Boko Haram denies truce with Nigerian government or plan to free Chibok girls
Chibok girls, Children in conflicts
Hopes that the 219 adbucted Chibok schoolgirls were about to be freed have been dealt a blow after Boko Haram denied it had agreed to a truce with the Nigerian government.
In a video released last night, the group's leader Abubakar Shekau said there was no ceasefire and claimed the girls had been “married off”.
“The issue of the girls is long forgotten because I have long ago married them off,” he said in the film released to the Associated Press. “In this war, there is no going back.”
Agence France Press also said it had received a video from Boko Haram yesterday – the 200th day since the girls were kidnapped.
AFP said it showed Shekau flanked by 15 gunmen, saying: “We have not made ceasefire with anyone… We did not negotiate with anyone… It's a lie. It's a lie. We will not negotiate. What is our business with negotiation? Allah said we should not.”
He added: “Don't you know the over 200 Chibok schoolgirls have converted to Islam? They have now memorised two chapters of the Koran.
“We have married them off. They are in their marital homes.”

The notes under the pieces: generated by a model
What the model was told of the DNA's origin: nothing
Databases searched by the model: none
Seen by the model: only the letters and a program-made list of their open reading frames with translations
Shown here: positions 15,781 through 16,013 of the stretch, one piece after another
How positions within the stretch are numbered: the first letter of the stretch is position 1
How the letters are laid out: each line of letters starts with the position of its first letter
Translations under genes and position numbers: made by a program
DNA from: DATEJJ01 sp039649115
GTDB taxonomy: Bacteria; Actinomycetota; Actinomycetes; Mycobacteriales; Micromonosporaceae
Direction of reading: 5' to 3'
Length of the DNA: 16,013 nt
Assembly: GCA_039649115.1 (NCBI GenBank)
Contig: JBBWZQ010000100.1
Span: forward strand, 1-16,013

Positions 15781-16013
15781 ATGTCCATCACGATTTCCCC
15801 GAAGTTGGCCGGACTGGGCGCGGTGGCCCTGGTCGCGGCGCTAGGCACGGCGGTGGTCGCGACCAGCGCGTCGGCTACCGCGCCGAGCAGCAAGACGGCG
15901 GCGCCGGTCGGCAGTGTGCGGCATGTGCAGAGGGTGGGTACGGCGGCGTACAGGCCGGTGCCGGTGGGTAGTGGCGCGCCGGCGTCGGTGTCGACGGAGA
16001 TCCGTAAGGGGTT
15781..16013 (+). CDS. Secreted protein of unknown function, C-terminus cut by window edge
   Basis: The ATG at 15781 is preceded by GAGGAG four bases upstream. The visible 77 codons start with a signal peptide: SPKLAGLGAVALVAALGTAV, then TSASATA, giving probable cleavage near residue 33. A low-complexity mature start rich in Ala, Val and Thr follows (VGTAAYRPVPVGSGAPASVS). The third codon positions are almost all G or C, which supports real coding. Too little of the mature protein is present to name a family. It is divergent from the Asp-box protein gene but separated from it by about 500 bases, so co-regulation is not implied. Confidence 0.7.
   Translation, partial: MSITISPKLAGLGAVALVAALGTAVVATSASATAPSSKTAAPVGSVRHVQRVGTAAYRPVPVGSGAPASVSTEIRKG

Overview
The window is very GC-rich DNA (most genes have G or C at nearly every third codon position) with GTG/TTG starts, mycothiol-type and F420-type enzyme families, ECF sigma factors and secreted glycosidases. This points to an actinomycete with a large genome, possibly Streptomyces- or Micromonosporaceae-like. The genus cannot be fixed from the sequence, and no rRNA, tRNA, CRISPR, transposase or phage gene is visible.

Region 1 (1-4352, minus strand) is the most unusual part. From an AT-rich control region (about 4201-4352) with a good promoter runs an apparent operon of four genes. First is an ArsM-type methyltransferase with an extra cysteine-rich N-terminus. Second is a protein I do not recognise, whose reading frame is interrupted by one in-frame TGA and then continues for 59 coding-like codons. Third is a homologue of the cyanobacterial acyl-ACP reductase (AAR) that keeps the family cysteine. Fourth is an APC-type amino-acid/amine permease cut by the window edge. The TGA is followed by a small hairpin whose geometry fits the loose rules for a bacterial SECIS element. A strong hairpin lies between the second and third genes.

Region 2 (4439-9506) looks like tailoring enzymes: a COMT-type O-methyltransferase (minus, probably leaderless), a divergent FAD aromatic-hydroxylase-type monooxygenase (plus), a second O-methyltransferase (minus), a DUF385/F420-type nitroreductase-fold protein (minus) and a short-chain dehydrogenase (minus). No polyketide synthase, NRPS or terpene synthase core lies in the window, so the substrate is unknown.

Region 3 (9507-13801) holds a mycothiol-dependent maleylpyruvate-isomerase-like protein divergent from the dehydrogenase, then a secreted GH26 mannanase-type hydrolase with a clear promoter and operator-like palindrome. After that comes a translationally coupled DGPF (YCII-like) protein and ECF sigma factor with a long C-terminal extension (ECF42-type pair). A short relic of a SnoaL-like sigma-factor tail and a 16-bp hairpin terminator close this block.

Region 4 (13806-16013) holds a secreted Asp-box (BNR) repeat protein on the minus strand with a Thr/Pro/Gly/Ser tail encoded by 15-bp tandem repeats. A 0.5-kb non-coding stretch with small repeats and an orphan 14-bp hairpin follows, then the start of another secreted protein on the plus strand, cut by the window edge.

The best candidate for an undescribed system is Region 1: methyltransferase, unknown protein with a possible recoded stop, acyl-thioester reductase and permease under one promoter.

The Nigerian government and military said on October 17 that a truce had been agreed with the Islamist militants. Chief of defence staff Alex Badeh announced the ceasefire and a senior aide to President Goodluck Jonathan said the girls would soon be set free. Members of the #BringBackOurGirls campaign tweeted at the time: “We are monitoring the news with huge expectations.”
Violence has continued since the ceasefire announcement. The next day, 60 girls and women were reportedly abducted from two villages in northeastern Nigeria.
A Human Rights Watch report this week said forced marriage is commonplace in Boko Haram and claimed the group is holding more than 500 women and young girls.